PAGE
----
Facebook pledged $1 billion to help fix California’s affordable housing crisis one day before Mark Zuckerberg was due to address a claim that Facebook ads were enabling housing discrimination

Mark Zuckerberg at Georgetown University.

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Mark Zuckerberg at Georgetown University.
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ANDREW CABALLERO-REYNOLDS/AFP via Getty Images

Facebook has pledged to dish out $1 billion in an attempt to combat California’s affordable housing crisis.

On October 22, the company said it will spread out an investment of $1 billion over the next decade to create around 200,000 housing units to help professionals such as teachers, nurses, and first responders live closer to the communities they work in, Facebook’s chief financial officer David Wehner wrote in a blog post.

According to the blog post, the money will be spread out across various different partnerships and projects. It will be put toward building mixed-income housing on state-owned land in communities where housing is scarce; building affordable housing and housing for the homeless in the San Francisco Bay Area; and building over 1,500 units of mixed-income housing on land already owned by the company in Menlo Park.

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The money will also be put toward building housing for teachers and other “essential workers” on public land for school districts in San Mateo and Santa Clara counties, the statement outlines. Funds will be set aside to promote affordable housing in other communities where company offices are located.

Earlier this month, Facebook CEO Mark Zuckerberg told employees that the company plans to expand primarily outside of San Francisco due to reasons including high housing costs and bad traffic.

News of the billion-dollar pledge comes after Facebook was sued by the Department of Housing and Urban Development

In March, the Department of Housing and Urban Development filed a claim alleging that Facebook was “encouraging, enabling, and causing housing discrimination” by allowing advertisers to restrict who could see housing ads on the basis of race, color, sex, familial status, and other characteristics.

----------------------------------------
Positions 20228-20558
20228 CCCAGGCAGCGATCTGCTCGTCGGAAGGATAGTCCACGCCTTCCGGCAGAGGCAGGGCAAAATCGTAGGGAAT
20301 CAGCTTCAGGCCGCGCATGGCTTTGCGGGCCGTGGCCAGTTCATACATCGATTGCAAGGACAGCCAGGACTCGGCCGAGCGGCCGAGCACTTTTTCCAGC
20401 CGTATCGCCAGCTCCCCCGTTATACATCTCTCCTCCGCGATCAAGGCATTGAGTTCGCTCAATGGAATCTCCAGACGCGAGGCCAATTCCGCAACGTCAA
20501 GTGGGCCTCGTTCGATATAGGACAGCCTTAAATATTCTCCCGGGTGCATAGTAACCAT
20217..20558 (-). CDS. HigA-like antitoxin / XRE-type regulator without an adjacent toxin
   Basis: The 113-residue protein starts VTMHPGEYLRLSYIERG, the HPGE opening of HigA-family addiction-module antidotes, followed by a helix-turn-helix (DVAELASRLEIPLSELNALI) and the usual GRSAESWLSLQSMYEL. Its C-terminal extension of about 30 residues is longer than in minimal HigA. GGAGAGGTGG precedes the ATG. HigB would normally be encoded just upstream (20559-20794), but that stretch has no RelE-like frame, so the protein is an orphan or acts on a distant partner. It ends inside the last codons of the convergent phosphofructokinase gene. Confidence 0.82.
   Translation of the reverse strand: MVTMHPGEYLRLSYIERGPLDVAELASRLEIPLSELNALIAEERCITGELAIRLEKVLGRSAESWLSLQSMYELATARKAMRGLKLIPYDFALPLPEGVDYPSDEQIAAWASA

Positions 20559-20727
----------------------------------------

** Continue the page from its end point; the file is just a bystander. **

On Wednesday, Zuckerberg testified in front of the House Financial Services Committee, where lawmakers grilled him on a variety of issues, including the Libra currency Facebook announced earlier this year, and the allegations the company faces of advertising discrimination on the platform.

Notably, the $1 billion affordable housing pledge was announced one day before the hearing.

“This has been a challenging few years for Facebook,” Zuckerberg said at the end of his opening remarks in Wednesday’s hearing. “I know we have a lot to do, but I also know that the problem of financial under-inclusion is solvable, and I believe that we can play a role in helping to find the solution.”

When Zuckerberg was asked whether Facebook would comply with requests for information about how housing companies may have discriminated, he said it would, as Business Insider’s Lisa Eadicicco reported. However, when pressed on whether or not the company would provide information about the algorithms it uses to decide which ads users receive, Zuckerberg did not give a direct answer. Instead, he responded by emphasizing that it has always been against Facebook’s policies to use its ad platform for discrimination.

Facebook did not immediately respond to Business Insider’s request for comment regarding the timing of the two events.

San Francisco’s affordable housing crisis

Facebook’s $1 billion pledge comes in the midst of San Francisco’s increasingly dire housing crisis.

As Laura McCamy previously reported for Business Insider, you’ll need to earn at least $172,000 a year to afford a home in San Francisco. Meanwhile, the median sales price of a two-bedroom home in the city has increased by 329% since 2000.

The median home value in the city is $1,355,200. That’s nearly six times more than the national median home value of $231,000. In fact, one of the cheapest homes in San Francisco is a 480-square-foot “fixer” that sold last December -for a whopping $600,000.

In August of 2018, Business Insider reported that 60% of tech workers in the area felt that they couldn’t afford a home.